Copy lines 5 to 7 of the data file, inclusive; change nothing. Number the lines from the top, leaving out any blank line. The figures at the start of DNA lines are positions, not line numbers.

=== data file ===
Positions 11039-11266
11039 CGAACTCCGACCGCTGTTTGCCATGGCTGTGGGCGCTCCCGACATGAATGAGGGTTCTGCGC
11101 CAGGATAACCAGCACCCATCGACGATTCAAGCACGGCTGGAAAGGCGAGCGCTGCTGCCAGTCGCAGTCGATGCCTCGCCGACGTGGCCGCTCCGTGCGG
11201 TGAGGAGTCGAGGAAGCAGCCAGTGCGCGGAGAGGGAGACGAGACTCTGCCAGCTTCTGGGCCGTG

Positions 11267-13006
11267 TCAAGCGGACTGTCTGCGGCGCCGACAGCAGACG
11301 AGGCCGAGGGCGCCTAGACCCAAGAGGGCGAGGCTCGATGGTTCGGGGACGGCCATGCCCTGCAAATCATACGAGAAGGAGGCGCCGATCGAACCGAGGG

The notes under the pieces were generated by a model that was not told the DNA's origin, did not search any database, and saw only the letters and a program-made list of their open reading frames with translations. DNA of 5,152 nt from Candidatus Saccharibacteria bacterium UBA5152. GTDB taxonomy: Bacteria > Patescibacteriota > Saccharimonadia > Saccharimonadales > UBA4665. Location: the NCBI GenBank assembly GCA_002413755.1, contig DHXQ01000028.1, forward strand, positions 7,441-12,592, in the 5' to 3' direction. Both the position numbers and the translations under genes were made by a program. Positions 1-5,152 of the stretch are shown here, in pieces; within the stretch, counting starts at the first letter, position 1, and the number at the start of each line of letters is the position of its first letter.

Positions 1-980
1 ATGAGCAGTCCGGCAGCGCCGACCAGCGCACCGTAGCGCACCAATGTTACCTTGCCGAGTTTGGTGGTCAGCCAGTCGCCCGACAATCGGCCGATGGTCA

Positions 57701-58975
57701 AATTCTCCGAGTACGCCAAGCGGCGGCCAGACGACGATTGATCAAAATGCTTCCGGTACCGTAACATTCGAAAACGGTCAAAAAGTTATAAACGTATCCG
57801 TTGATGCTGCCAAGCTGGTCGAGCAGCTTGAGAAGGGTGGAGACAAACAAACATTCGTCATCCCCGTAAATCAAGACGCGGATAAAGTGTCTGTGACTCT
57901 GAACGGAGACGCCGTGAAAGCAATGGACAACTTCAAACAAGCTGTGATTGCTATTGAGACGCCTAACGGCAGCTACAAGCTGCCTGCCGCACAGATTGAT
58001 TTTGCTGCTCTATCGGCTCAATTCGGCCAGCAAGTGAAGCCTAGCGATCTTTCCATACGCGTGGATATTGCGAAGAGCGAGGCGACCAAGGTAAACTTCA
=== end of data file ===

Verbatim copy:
Positions 11267-13006
11267 TCAAGCGGACTGTCTGCGGCGCCGACAGCAGACG
11301 AGGCCGAGGGCGCCTAGACCCAAGAGGGCGAGGCTCGATGGTTCGGGGACGGCCATGCCCTGCAAATCATACGAGAAGGAGGCGCCGATCGAACCGAGGG